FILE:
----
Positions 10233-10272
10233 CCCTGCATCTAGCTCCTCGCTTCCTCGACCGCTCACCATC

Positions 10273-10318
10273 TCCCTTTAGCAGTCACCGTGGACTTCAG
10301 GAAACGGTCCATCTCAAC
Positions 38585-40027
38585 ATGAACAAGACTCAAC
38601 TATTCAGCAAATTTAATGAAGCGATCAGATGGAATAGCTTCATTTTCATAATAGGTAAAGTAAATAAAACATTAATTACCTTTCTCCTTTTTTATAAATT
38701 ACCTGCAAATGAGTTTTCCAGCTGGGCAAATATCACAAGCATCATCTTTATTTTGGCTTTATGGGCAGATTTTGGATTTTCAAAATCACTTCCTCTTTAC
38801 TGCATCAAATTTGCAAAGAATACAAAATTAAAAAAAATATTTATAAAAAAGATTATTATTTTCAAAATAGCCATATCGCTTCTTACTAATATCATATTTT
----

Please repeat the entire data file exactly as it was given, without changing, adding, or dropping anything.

Positions 10233-10272
10233 CCCTGCATCTAGCTCCTCGCTTCCTCGACCGCTCACCATC

Positions 10273-10318
10273 TCCCTTTAGCAGTCACCGTGGACTTCAG
10301 GAAACGGTCCATCTCAAC
Positions 38585-40027
38585 ATGAACAAGACTCAAC
38601 TATTCAGCAAATTTAATGAAGCGATCAGATGGAATAGCTTCATTTTCATAATAGGTAAAGTAAATAAAACATTAATTACCTTTCTCCTTTTTTATAAATT
38701 ACCTGCAAATGAGTTTTCCAGCTGGGCAAATATCACAAGCATCATCTTTATTTTGGCTTTATGGGCAGATTTTGGATTTTCAAAATCACTTCCTCTTTAC
38801 TGCATCAAATTTGCAAAGAATACAAAATTAAAAAAAATATTTATAAAAAAGATTATTATTTTCAAAATAGCCATATCGCTTCTTACTAATATCATATTTT